This is part three in our four part series on creating a safe environment for an aging love one. When it comes to safety in the home, prevention really is the best medicine. Elder-proofing will help your loved one maintain a sense of independence affording you the peace of mind that comes with knowing you’ve provided every safeguard for their wellbeing. Lighting is important safety consideration. The correct lighting can go a long way in helping protect your loved one against falling and ensure they feel more comfortable in their home. Here’s a few simple steps to take: Lighting the Way – It is easier for elderly eyes to adjust if there are consistent lighting levels throughout the house, so consider using low-glare bulbs and shades. – Nightlights are helpful to guide your parent along stairways as well as from the bedroom to the bathroom and kitchen. – Light switches
This is part two in our four part series on creating a safe environment for an aging love one. Most people are familiar with the concept of childproofing a home when a new baby arrives. There are several steps you can take to “elder-proof” your home and ensure a safe and comfortable environment for your parents in their later years. One of the key rooms of concern is the bathroom. The bathroom can be the most dangerous room in the house, with slippery surfaces that are easy to fall on and sharp or hard corners where someone can hit their head. Making the bathroom safe is an important step in helping your aging loved one to maintain their independence. Here’s a few simple steps: – Add an elevated toilet seat with handgrips on both sides. Ensuring that the toilet tissue is within easy reach can ease the strain on an
Most people are familiar with the concept of childproofing a home when a new baby arrives. But what about bringing your aging parents in to live with you when independent living is no longer an option? There are several steps you can take to “elder-proof” your home and ensure a safe and comfortable environment for your parents in their later years. And when a parent, who is facing an advanced illness is living with you, home safety takes on a new level of importance. A primary safety concern with the elderly is the prevention of falls. Falls are the leading cause of injury or even death among the elderly. This four part series will focus on ways to safeguard your home against potential falls. General Tips For Preventing Falls – Remove all tripping hazards such as books, shoes, toys, electrical cords, etc., from the floors. – Remove all throw rugs.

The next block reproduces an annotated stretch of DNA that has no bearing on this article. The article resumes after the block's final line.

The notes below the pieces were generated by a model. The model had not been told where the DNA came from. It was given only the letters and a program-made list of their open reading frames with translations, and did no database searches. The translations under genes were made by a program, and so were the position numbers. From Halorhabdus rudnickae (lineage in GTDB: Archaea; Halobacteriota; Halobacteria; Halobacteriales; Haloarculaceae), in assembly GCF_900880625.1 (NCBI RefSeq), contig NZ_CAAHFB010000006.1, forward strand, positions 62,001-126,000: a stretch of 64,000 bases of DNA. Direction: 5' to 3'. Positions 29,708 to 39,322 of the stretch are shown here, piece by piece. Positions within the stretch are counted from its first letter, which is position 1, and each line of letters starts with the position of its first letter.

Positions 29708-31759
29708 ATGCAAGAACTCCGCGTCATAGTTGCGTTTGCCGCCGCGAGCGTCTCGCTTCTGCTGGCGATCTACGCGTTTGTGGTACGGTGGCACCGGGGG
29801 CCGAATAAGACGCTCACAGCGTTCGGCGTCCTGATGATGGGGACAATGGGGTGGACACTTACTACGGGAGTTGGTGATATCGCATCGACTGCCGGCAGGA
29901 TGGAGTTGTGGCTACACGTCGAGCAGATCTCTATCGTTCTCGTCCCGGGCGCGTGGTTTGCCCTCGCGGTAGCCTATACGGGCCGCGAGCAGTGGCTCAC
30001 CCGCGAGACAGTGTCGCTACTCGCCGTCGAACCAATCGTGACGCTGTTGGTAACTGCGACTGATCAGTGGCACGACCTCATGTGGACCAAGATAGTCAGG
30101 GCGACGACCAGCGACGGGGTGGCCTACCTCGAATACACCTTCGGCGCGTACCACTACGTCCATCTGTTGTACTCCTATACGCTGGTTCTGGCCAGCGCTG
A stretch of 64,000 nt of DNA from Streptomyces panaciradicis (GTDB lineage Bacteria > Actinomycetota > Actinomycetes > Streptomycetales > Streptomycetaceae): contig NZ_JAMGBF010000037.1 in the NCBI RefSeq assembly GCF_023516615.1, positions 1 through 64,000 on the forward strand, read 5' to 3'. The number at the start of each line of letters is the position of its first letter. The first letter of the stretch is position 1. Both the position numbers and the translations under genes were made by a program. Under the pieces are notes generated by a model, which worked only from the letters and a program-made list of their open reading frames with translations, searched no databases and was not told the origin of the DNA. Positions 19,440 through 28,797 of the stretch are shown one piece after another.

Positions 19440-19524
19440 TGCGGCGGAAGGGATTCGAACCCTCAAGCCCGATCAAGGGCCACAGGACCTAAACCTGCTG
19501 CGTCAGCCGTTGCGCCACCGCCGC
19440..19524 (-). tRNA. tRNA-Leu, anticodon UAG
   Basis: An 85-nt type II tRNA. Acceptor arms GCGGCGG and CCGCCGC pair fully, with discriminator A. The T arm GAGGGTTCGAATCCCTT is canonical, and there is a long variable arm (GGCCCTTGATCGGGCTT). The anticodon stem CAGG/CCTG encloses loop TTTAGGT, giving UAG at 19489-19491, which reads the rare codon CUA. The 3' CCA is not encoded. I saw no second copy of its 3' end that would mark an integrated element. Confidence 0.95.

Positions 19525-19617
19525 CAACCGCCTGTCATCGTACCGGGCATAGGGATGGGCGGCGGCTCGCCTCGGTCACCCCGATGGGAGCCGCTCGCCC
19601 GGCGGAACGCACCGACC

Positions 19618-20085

Losing someone close to you is often a very painful experience. Holidays, anniversaries and other special occasions can intensify that pain, but planning a remembrance or ritual to celebrate your loved one’s life can ease the sorrow of these challenging times and help preserve memories of the affection you shared. The holidays can be particularly difficult for those left behind, but may also offer a unique opportunity to honor your loved one. Placing a special ornament on the tree, setting out a cherished decoration or serving a favorite holiday meal can evoke fond memories. Friends and family may wish to share notes of remembrance placed in a stocking put up for your loved one. A candle might be lit in memory, or perhaps a toast or prayer can be offered in tribute before a meal. Money that would have been spent on a gift could be donated in your loved
This month, communities across the country are doing their part to spread the word that November is National Hospice and Palliative Care Month, and Hospice of Santa Cruz County (HSCC) is emphasizing the importance of the care that hospice provides for all residents, regardless of age, location or diagnosis. Consistently more than 90 percent of people polled say they want to die at home surrounded by their loved ones, with their symptoms managed and their pain controlled. However, more than 70 percent of us die in hospitals and other institutions. Though the use of hospice has increased, only 41.9 percent of patients nationally receive hospice care and often not until the last week of life, too late to attend to all the needs of the dying. HSCC strives to reach all appropriate patients and families so that support can be provided for many months ar the end-of-life. During this last